Sunday, January 24, 2010

Civil War Battles

Just to keep you updated, there have been some developments over the xmas/new year/january period in my Scotland-set ACW Campaign, and I thought I'd post an update. Under McClellan, the main Union army has finally made it's great advance, seeking to destroy it's Rebel counterpart. The scene for this fighting was Stirling and it's environs which - if the Union captured it - would lead to the Rebel heartlands of the Fife peninsula and the highlands being exposed!
Launching this attack were two 'Regular' corps (under Porter and Sedgwick) and a more inexperienced corps (Pope.) Also nearby, there was potential reinforcement from another untried corps (under BUrnside) down the Kilsyth road. Facing them were the rebel veterans under Beauregard now in the entrenchments around Stirling, plus an untried corps under Johnstone. A third, well-drilled corps under the eccentric Jackson was to the west, and would no doubt be recalled at speed once the attack began.
McClellan stayed true to historical type, advancing slowly up to the rebel defences and digging in himself. The Union couldn't turn the eastern end of the lines where they were anchored on the River Forth, and the western end had been secured with a small redoubt called Fort Burke. The rebels under Johnstone were concealed in the woods and hills to the west, to fall on the Union flank as they tried to encircle and destroy Fort Burke.

The attack was duly launched, and Porter's Union corps found itself being struck by the eager if inexperienced graybacks under Johnstone. The scattered woodland around Bear Mill became a battleground as the Union rapidly formed a line to repel the onrushing horde.

The attacks by Johnstone proved inadequate however, and the steadier Federals ultimately repelled the onslaught with heavy losses (I diced for destroyed units being recovered, and through bad/lucky rolls the Union units were able to largely reform while the Rebels seemed permanently lost!) However, although tactical disaster the battle did leave Porter facing west and turned the Union line into a salient, so strategically it had good results!
Next came the battle at Fort Burke itself, where Sedgwick's men had a crack at it.
No doubt the Rebs were shaken by the defeat nearby, because with a great display of enthusiasm, the Federals managed to storm the fort. The Rebel position was turned, and their centre threatened with collapse as their two wings were driven apart! To make matters worse, even the eastern flank began to look tricky as Pope's corps managed to ford a division over the river and threaten to take the overlooking high ground. Only Jackson's instant deployment could save the day!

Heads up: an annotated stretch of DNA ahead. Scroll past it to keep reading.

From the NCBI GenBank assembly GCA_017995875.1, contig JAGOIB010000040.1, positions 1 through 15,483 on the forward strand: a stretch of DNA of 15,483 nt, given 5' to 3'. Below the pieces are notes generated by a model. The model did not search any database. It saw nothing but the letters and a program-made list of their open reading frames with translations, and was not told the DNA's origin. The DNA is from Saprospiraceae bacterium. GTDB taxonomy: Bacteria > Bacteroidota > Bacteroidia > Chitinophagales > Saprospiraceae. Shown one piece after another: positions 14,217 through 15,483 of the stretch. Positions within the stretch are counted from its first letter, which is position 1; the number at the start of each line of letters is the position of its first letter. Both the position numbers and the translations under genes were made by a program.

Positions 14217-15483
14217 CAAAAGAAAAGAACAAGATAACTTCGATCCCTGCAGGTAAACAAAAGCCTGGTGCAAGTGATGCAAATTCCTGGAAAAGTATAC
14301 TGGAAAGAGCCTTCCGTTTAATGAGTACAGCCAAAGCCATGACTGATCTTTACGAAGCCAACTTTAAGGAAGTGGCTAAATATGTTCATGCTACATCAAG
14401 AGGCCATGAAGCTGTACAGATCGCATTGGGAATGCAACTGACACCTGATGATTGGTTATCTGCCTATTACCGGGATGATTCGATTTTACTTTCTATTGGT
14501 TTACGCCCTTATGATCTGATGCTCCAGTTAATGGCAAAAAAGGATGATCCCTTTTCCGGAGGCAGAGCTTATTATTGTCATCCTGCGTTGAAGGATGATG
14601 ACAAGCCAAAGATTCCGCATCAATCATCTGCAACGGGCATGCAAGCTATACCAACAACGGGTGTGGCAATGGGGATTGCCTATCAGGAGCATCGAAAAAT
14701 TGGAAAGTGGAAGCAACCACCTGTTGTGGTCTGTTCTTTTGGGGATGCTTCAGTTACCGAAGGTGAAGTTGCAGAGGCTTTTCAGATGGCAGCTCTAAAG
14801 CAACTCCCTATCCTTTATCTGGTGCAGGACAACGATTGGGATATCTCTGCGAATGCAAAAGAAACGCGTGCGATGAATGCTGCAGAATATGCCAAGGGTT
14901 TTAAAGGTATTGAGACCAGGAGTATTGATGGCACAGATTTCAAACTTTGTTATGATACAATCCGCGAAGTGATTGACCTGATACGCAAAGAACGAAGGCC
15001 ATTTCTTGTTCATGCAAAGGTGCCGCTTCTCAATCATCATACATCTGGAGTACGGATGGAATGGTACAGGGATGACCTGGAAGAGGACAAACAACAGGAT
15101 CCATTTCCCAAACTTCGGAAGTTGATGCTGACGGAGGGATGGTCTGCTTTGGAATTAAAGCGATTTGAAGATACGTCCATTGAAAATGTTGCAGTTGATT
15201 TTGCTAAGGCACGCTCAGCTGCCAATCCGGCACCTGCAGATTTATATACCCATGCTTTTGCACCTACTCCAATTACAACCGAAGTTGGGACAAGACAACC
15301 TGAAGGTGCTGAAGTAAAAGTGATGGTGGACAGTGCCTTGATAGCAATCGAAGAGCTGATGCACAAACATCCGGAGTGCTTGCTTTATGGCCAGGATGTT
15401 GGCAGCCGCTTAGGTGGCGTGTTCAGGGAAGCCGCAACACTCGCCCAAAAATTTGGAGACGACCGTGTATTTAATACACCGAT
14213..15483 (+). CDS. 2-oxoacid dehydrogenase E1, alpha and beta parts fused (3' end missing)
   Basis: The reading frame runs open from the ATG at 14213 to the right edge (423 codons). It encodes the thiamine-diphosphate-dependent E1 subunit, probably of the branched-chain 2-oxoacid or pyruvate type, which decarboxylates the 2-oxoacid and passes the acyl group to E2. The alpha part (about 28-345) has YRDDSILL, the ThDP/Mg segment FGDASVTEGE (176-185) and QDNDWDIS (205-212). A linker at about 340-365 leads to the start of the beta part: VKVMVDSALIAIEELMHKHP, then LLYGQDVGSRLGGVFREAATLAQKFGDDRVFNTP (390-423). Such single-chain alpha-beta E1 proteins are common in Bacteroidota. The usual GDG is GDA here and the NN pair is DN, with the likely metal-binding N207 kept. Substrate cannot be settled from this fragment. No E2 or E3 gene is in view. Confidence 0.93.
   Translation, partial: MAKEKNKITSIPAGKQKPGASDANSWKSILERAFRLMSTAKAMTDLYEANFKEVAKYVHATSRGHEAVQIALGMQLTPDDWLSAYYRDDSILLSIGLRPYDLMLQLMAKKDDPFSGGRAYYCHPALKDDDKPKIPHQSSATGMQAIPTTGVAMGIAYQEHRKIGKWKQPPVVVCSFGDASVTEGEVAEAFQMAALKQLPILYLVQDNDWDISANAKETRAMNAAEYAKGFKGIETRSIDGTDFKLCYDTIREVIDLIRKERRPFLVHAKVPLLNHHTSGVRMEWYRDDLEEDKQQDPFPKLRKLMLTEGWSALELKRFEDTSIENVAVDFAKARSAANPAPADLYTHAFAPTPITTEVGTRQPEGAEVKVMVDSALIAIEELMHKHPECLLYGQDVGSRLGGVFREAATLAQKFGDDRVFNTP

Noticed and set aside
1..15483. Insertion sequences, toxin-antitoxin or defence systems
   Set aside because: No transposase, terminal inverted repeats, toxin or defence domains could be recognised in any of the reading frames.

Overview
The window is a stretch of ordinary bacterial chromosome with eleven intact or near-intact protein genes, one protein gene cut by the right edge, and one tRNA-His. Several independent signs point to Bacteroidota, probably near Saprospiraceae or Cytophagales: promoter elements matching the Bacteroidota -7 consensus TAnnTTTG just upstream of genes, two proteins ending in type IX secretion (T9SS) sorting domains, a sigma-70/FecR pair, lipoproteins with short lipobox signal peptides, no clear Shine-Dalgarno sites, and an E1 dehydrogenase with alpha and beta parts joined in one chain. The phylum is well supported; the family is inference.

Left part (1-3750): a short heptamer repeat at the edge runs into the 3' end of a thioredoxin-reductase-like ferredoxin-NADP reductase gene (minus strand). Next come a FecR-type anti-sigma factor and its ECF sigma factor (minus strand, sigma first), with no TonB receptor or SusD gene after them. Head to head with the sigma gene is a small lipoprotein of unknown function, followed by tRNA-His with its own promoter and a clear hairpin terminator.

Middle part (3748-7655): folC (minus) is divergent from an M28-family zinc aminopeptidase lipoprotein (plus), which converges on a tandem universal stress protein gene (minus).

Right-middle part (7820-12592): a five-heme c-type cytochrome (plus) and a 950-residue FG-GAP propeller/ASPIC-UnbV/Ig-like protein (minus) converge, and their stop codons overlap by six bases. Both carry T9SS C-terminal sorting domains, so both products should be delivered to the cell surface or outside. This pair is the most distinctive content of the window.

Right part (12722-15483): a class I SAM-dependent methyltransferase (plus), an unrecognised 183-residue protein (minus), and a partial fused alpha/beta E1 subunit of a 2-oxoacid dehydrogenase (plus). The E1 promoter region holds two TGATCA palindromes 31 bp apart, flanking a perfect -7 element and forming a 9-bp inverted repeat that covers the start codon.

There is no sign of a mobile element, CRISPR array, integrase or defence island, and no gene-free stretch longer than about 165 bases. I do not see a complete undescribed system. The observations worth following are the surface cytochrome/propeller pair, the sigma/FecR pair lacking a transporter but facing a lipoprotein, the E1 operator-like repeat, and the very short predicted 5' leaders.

Thankfully he made it in the nick of time, marching down the Stirling Road and hurling his compact little corps into the tip of the Federal breakthrough. Thanks to his sweeping advance and the Rebel cavalry raiding into the rear, the fleeing Federals were quickly routed and fled the field, abandoning Fort Burke and losing the battle of Kerse Farm!

Both sides paused to regroup, and the arrival (or non-arrival) of Burnside's fourth Federal Corps became crucial. The incompetent general seemed incapable of getting himself on the field however, while the Federals waited and the Rebels swapped Johnstone's battered corps with Beauregard's, giving the tired militia the benefit of fortifications while the two good rebel corps were freed up to become mobile.
They duly did so, racing south to cut the road link between Burnside's arrival point and the Union corps already present. With them in the way, Burnside could be crushed 2:1 when he arrived, so the two good Union corps moved southwest to keep the route open. The result was yet another battle at Cross Lines, where the Union and Rebel corps hit each other on the move, each flanking the other. However, while the Rebels couldn't rout the union they ended up in posession of a wood on the north of the battlefield, which blocked the Union army's return back to it's lines. Forced to withdraw east and back over the Bannockburn stream, the Union had lost it's chance of getting Burnside onto the field for a joint effort. McClellan withdrew, leaving the Rebels still in control of the Stirling area and victorious.
Overall, this was an enjoyable little mini-campaign, with lots of map maneuvering plus a good couple of colourful battles. Looks like the onset of the 1861 winter means both the Federals and Secessionists will need to start planning on an 1862 campaign!


  1. This campaign has a really nice 'feel' to it. It looks good and makes a lot of sense as one reads the battle reports.

    You seem to be enjoying yourself no end, and that is reflected in your blog entries. I look forward to reading the next one.

    All the best,


  2. Hi Bob,

    Thanks very much for your lovely comment - always nice to get the encouragement! I am still pushing on with my other (main) blog, but I am alternating between different projects which I can hop between on this blog. Details will still follow, if in a rather random 'scattergun' approach!